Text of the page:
|[AMRadio] Classic Link Coupled Tuner|
qedconsultants at embarqmail.com
Sat Aug 15 09:44:24 EDT 2009
HI Brian: Q is usually not a factor at all unless someone wants a narrow
bandwidth tuner for some reason. The issue is very likely your feedline
length, the only time the feed point "looks" like the antenna Z is if it is
multiples of electrical 1/2 waves long. If multiples of 1/4 wave lengths it
will basically invert the antenna Z, IE a high Z will appear as low at the
feed point, a low z will appear high. Now, anything in between these lengths
also introduces reactance, some conditions producing a large amount that
requires rather extream measures to adjust out. I would wager that yours
is in that catagory. If you place a second tuning cap in series with the
link you will find that adjustments are a little easier, however what you
have will work fine if the coupling link can be turned easily. also,
usually one would expect to see the cap across the entire coil if it is not
too large, then it could have taps for the cap as well as the feedline. It
is also common to see two caps, both isolated from each other and ground,
connected to taps on the coil, with the feed points connected to the caps.
IE each of the caps appear as in series with the feeders. This is used to
feed a low Z load, probably what you have. You system will do fine, but it
probably is a little critical to initally adjust. with a BC coil the losses
are probably small. I assume the is no detectable heating in the coil at
all. I have used these tuners since the 1950s and they work great, used to
use the B&W plug in coils, tapped for each band. Now I have gotten lazy and
use a Johnson KW matchbox, The best antenna matching device ever made, in my
opinion. Always found that a high Z was easier to match. 73 Bernie W8RPW
----- Original Message -----
From: "WA5AM" <ars.w5ami at gmail.com>
To: "Discussion of AM Radio in the Amateur Service"
<amradio at mailman.qth.net>
Sent: Saturday, August 15, 2009 6:05 AM
Subject: [AMRadio] Classic Link Coupled Tuner
> I'm bumfuzzled... This is not exactly AM, but I use an AM tx with it...
> Several years ago, I built a large link coupled tuner from parts I managed
> to get off ebay. A large coil with rotating link in center which came out
> of a vintage BC transmitter, and a large Johnson split stator variable,
> about 35 to 475 pF. I breadboarded these two components together and have
> been using it since on 75 and 40 meters with great results using 450 ohm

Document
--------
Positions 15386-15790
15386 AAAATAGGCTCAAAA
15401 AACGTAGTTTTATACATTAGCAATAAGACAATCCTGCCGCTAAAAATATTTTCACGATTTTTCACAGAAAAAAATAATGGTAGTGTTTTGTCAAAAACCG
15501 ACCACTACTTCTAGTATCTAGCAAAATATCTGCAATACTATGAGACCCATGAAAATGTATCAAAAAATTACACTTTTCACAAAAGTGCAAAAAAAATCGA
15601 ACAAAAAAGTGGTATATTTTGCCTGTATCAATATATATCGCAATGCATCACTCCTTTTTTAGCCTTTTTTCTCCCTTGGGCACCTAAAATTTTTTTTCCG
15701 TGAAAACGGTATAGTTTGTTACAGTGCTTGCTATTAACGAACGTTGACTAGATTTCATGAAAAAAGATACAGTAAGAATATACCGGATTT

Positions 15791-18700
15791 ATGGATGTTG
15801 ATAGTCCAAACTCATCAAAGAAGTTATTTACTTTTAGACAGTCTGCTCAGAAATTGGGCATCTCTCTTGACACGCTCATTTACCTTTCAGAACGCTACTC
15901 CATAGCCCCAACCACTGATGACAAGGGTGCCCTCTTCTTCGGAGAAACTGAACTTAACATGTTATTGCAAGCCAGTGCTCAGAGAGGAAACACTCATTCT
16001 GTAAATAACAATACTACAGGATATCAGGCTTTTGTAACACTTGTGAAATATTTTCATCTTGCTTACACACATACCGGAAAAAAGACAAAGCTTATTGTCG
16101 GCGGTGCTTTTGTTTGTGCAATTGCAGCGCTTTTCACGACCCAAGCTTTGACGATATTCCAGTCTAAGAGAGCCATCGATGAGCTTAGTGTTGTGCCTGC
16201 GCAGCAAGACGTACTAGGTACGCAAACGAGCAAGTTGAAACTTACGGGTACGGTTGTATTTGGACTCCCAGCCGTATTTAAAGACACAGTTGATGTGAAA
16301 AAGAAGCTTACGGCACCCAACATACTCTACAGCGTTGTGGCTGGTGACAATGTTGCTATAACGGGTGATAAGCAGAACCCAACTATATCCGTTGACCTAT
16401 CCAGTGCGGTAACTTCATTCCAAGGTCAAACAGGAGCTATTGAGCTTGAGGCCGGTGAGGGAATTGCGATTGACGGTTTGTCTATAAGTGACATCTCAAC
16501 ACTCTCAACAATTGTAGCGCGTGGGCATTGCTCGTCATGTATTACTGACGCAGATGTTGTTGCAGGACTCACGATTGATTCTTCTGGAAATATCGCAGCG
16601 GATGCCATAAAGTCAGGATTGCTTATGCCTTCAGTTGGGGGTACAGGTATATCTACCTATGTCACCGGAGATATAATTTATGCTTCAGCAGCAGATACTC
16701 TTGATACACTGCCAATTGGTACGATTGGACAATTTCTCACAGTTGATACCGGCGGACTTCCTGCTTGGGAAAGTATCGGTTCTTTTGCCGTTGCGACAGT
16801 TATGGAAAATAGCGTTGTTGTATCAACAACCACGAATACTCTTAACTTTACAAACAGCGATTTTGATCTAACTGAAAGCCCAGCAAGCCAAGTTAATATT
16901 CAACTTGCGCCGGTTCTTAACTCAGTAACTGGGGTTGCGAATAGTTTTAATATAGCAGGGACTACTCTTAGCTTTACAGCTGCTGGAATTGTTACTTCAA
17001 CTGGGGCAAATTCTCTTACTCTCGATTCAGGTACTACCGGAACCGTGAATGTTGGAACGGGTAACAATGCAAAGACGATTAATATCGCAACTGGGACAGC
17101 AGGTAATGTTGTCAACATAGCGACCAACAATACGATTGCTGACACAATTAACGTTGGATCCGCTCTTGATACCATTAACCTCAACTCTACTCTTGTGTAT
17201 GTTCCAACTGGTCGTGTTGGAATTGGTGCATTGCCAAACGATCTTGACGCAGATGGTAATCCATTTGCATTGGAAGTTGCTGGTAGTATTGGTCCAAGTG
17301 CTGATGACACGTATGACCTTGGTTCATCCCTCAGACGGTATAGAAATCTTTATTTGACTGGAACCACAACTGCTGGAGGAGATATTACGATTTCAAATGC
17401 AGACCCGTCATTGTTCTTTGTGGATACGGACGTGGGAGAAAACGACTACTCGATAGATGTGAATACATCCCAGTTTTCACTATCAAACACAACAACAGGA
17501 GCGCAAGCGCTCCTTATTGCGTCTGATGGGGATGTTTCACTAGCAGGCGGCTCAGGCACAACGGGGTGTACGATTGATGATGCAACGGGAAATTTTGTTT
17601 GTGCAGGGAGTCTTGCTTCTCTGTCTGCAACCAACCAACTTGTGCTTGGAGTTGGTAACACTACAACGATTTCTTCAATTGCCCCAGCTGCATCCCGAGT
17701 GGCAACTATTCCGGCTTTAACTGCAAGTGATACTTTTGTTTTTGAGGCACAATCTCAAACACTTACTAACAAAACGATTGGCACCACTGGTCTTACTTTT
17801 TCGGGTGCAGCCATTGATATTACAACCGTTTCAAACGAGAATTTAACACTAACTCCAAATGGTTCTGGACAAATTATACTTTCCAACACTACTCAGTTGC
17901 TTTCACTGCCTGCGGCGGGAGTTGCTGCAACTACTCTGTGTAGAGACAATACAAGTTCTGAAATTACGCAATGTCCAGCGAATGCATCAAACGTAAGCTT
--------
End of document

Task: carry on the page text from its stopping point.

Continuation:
> ladder line to a doublet cut for 75 meters.
> After I built this, I found tapping points on the main coil that worked
> on 75, ultimately giving me a standing wave of near perfect on a given
> freq. I did that simply by trial and error...
> About two years ago I purchased an inductance/capacitance meter. Never
> thought to measure the coil taps on the tuner with it, etc., until
> yesterday. I disconnected the cap, coil and feedline from one another and
> checked the inductance of the main coil where I had my 75 meter taps. To
> surprize it was only ~7.2 uH!! For the heck of it, I measured the
> in the range it normally is adjusted to and it showed about 220pF.
> According to formula, my values do have a resonant value near the upper
> of 75 meters, and in real life do well around 3.885Mhz with my conditions.
> Looking at other tuners, homebrew and commercial, it appears most will tap
> balanced coil like this at about 22uH and set a capacitance at around 75
> to get resonance on 75 meters. Since I have plenty of coil on this, I did
> exactly that and can not get anywhere near where I need to on my tuner.
> What gives?? As a reference; the lowest SWR I could achive was about 5:1,
> and there was a noticeable attenuation on rx too.
> Since I can get it to work just fine with my original 7.2uH tap, it really
> is no big deal to me, but I am curious why others I've seen use (and can
> use) a lot more inductance. I know using more C gives better 'Q', but why
> is my real life parameters so far from the norm, and why will it not tune
> using the normal parameters of L and C? There must be something not right
> on feedline length, or the length of the doublet itself, maybe? By the
> the measured inductance of the link coil is about 3uH.
> One other thing I've noticed is that many seem to indicate the variable is
> paralleled to the entire length of the coil, not directly to the points
> where it is tapped for a given band. See this diagram:
> I don't do this. My variable is is paralleled directly to the feedline
> Brian / wa5am
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